This type of yoga involves many yogic techniques, such as advanced breathing exercises and deep meditation, which are believed to hasten an individual's spiritual development. People who practice Kriya yoga aim to reach higher states of consciousness or self awareness. The goal is to bring about a profound state of tranquility and closeness with God. People who practice Kriya yoga are considered gurus.
Individuals may go on to teach the basic techniques and principles of yogoda, whether or not they practice Kriya yoga.
Proponents of yogoda claim that it can help people achieve spiritual enlightenment, self-realization, and balance in their lives. Yogoda supporters believe that the technique helps people attain deeper levels of spiritual awareness and perception. However, there is a lack of scientific studies evaluating the effectiveness of yogoda to achieve these goals.
Preliminary evidence suggests that Kriya yoga, the most advanced form of yogoda, may help reduce symptoms of depression. Some researchers have found that this type of yoga may have antidepressant affect in humans. However, these studies were very small, and they were performed by many of the same authors. Therefore, additional well-designed studies are needed to determine if this is an effective treatment.
Studies evaluating the safety of yogoda are currently not available in the scientific literature.
Yoga is generally considered to be safe in healthy individuals when practiced appropriately. Avoid some inverted poses with disc disease of the spine, fragile or atherosclerotic neck arteries, extremely high or low blood pressure, glaucoma, detachment of the retina, ear problems, severe osteoporosis, cervical spondylitis, or if at risk for blood clots. Certain yoga breathing techniques should be avoided in people with heart or lung disease. Use cautiously with a history of psychotic disorders, such as schizophrenia. Yoga techniques are believed to be safe during pregnancy and breastfeeding when practiced under the guidance of expert instruction. However, poses that put pressure on the uterus, such as abdominal twists, should be avoided in pregnancy.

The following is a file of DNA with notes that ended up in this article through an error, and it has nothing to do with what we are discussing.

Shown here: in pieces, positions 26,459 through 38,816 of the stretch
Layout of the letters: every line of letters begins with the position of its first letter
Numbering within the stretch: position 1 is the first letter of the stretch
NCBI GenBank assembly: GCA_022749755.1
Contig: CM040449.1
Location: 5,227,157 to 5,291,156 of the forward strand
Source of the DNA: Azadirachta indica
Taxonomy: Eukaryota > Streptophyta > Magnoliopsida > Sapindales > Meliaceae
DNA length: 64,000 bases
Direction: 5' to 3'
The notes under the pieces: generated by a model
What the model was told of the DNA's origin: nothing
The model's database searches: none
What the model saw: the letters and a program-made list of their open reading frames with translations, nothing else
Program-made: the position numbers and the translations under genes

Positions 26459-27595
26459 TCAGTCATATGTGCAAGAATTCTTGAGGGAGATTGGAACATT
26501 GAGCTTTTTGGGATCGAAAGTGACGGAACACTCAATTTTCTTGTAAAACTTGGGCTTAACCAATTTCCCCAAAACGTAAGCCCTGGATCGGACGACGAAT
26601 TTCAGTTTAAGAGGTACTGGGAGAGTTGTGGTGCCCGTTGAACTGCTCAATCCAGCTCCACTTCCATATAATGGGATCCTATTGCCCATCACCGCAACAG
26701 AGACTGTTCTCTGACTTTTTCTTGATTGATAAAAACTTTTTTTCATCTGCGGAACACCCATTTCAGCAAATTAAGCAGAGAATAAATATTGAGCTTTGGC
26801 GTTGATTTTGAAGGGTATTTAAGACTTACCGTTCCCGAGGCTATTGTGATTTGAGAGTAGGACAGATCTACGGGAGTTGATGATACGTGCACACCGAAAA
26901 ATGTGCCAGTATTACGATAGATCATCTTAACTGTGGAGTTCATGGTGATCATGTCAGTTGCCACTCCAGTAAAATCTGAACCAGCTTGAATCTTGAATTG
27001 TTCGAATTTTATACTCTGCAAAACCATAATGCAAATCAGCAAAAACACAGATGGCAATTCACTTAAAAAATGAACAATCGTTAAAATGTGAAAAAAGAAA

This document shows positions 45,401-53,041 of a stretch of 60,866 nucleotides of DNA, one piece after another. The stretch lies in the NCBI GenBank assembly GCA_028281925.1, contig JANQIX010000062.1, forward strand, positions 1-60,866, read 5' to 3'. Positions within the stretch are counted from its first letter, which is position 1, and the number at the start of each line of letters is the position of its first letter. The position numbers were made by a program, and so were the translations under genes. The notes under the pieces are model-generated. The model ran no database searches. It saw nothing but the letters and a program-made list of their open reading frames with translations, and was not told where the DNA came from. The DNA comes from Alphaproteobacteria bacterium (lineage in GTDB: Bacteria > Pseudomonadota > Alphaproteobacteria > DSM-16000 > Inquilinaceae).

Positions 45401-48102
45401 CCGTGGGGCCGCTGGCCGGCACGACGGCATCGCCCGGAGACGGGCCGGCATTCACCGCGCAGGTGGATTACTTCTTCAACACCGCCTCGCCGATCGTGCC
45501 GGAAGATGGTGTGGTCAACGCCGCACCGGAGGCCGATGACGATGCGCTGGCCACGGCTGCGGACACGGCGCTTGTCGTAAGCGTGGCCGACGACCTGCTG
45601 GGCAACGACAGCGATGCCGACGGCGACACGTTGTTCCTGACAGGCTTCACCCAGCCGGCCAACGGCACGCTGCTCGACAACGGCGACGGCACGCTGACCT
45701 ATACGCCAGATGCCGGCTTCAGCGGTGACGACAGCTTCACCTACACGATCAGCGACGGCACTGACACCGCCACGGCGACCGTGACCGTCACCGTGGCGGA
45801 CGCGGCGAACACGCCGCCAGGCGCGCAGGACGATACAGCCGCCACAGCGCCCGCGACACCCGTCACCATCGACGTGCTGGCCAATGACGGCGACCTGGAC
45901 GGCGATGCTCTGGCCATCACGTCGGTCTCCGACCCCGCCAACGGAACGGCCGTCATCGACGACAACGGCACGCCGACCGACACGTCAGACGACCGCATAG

Meditation should be use cautiously with underlying mental illnesses. People with psychiatric disorders should consult with their primary mental healthcare professionals before starting meditation programs, and they should explore how meditation may or may not fit in with their current treatment plans. Avoid if at risk for seizures.
This information has been edited and peer-reviewed by contributors to the Natural Standard Research Collaboration (www.naturalstandard.com).
Natural Standard developed the above evidence-based information based on a thorough systematic review of the available scientific articles. For comprehensive information about alternative and complementary therapies on the professional level, go to www.naturalstandard.com. Selected references are listed below.
Janakiramaiah N, Gangadhar BN, Naga Venkatesha Murthy PJ, et al. Antidepressant efficacy of Sudarshan Kriya Yoga (SKY) in melancholia: a randomized comparison with electroconvulsive therapy (ECT) and imipramine.J Affect Disord. 2000 Jan-Mar;57(1-3):255-9. View Abstract
Kriya Yoga Institute. www.kriya.org.
Nega Venkatesha Murthy PJ, Janakiramaiah N, Gangadhar BN, et al. P300 amplitude and antidepressant response to Sudarshan Kriya Yoga (SKY). J Affect Disord. 1998 Jul;50(1):45-8. View Abstract
Natural Standard: The Authority on Integrative Medicine. www.naturalstandard.com.
Self-Realization Fellowship. www.yogoda.org.
Vedamurthachar A, Janakiramaiah N, Nedge JM. Antidepressant efficacy and hormonal effects of Sudarshana Kriya Yoga (SKY) in alcohol dependent individuals. J Affect Disord. 2006 Aug;94(1-3):249-53. Epub 2006 Jun 5. View Abstract
Yogoda Satsanga Society of India (YSS). www.yssofindia.org.
Copyright © 2013 Natural Standard (www.naturalstandard.com)
The information in this monograph is intended for informational purposes only, and is meant to help users better understand health concerns. Information is based on review of scientific research data, historical practice patterns, and clinical experience. This information should not be interpreted as specific medical advice. Users should consult with a qualified healthcare provider for specific questions regarding therapies, diagnosis and/or health conditions, prior to making therapeutic decisions.
March 22, 2017